Janice Bryant Howroyd has gone from one of 11 children growing up in segregated North Carolina to the first African-American female to own a billion-dollar business, turning $900 in her pocket when she left her hometown in 1976 into a vast fortune.
The founder of Act1 Group, a multi-billion-dollar staffing firm that does business in 75 cities across the world, Howroyd has lived by four principles to success. She shared those and more with TODAY special correspondent Jenna Bush Hager on Wednesday.
Her four core tenets are:
- 1. Make sure you’re prepared.
- 2. Understand what the goal is.
- 3. Understand that all of those around, particularly family, are part of that success.
- 4. Always find a moment of gratitude and be grateful along the journey.
Howroyd launched the business in 1978 with the goal of helping others find employment, and the ideals she began with still resonate nearly 40 years later. Act1 is now the largest woman minority-owned employment agency in the country.
“I never imagined this,” she told Hager. “I always imagined success though. You see the evolution intechnology, you see the transparency that the world offers, but the fundamental things that we built the business from have stayed the same, and I really think that’s more the secret to the success.”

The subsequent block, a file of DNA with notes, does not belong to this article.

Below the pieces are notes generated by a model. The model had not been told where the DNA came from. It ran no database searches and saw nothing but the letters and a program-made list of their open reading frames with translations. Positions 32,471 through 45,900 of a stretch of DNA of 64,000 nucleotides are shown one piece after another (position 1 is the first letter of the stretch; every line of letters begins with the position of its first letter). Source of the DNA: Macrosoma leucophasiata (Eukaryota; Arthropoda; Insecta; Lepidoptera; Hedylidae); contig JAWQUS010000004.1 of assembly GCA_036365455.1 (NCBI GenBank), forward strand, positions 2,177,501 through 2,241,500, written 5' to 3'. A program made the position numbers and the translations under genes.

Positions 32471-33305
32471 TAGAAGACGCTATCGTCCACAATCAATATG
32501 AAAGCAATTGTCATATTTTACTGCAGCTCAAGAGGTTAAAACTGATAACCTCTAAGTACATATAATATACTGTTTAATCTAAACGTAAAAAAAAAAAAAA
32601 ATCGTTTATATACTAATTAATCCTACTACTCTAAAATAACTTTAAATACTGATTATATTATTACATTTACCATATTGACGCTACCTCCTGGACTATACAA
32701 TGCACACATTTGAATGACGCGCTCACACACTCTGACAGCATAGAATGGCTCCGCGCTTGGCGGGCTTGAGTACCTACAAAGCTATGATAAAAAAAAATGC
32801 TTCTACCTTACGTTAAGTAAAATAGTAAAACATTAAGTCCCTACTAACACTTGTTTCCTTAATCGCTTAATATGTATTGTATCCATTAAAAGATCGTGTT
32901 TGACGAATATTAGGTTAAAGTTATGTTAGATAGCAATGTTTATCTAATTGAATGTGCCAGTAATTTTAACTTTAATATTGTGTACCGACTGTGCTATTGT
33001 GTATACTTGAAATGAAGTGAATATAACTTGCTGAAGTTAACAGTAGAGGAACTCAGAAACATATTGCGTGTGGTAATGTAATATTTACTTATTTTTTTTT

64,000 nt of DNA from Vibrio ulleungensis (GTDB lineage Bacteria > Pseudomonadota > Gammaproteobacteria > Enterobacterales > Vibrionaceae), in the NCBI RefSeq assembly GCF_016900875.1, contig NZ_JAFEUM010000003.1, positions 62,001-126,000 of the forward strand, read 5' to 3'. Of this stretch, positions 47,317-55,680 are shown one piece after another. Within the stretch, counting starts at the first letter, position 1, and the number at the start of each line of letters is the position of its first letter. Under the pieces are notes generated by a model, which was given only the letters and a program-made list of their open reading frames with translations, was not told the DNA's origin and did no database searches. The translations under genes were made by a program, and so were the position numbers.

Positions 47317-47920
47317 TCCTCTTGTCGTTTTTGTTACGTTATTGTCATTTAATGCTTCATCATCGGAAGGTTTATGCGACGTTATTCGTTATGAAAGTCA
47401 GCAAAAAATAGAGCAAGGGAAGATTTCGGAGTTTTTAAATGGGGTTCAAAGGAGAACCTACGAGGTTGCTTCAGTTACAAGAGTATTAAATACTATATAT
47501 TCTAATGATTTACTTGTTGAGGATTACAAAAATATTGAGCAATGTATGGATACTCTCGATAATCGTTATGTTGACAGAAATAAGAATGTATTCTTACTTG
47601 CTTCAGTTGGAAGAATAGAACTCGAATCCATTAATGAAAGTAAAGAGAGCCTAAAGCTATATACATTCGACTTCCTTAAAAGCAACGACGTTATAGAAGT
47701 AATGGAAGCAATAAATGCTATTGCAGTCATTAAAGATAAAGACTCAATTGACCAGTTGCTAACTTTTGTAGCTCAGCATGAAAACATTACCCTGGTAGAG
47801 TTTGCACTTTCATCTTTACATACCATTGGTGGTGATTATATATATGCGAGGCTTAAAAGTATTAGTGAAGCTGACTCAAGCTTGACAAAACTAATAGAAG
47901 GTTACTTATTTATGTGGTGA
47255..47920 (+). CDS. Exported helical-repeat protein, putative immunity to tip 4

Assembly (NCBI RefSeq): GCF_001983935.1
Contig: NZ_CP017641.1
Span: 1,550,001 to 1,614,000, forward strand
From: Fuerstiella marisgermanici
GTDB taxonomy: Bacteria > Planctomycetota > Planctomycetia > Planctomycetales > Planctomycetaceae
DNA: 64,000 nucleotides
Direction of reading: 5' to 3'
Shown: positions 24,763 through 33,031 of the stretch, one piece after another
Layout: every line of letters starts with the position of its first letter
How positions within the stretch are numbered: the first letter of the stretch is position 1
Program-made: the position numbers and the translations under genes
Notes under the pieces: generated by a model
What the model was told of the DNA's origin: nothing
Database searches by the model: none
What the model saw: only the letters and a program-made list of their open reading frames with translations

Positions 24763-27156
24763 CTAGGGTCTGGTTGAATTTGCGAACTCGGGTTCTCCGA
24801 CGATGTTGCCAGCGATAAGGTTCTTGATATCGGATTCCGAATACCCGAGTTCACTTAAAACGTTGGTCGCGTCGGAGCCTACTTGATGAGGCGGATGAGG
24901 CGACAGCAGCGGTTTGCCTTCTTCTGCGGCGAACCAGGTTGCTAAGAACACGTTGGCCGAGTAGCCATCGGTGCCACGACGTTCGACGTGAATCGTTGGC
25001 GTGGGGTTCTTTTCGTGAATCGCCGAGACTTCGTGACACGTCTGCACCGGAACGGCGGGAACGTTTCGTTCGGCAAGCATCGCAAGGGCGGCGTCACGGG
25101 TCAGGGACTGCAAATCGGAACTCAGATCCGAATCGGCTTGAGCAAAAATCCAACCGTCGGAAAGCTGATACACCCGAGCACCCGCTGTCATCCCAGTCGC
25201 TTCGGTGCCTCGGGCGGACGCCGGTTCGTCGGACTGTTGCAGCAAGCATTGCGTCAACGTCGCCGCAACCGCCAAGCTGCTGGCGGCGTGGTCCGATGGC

While there are now more than nine million businesses owned by women, the climate was much different when Howroyd launched hers in the 1970s.
“Let’s be clear, the climate has changed, but it’s not sunny weather,” she said. “Women still have a lot of need for change in how the world works.”
The positivity of her parents while she was growing up also played a crucial role in her success.
“I have a very pleasant, very happy memory of my childhood, but that’s more because of who my parents were,” she said. “Our parents were so nurturing, and the community was so nurturing that we worked more toward the potential and the possibility, than we did the threat, or the denial of opportunities.”
Howroyd’s parents taught her to rise above the difficult climate of segregation in North Carolina that the family endured. She now looks to instill that optimism and empowerment in her own two children.
“I’d love to sit here and sound pretty about it, and I’m not pulling out the violin strings for folks to cry about how I grew up,” she said. “The reality of it though, is that it was harsh, it was ugly, and it should never have been that way. My mother used to always tell us, ‘In order to be outstanding, sometimes you’re just gonna have to stand out,’ so I grew from that root of really working forward, not being held back.”
Despite all her success, she has an ongoing thirst to improve.
“I feel in some ways, newer and fresher than I did back when I first started my company,” Howroyd said. “I believe that’s because the more you learn, the more you want to know.”
Howroyd also shared her mottoes for her personal life and work goals with Hager.
“Never compromise who you are personally to become who you wish to be professionally,” she said.
As for work, “Discipline’ ain’t a dirty word.”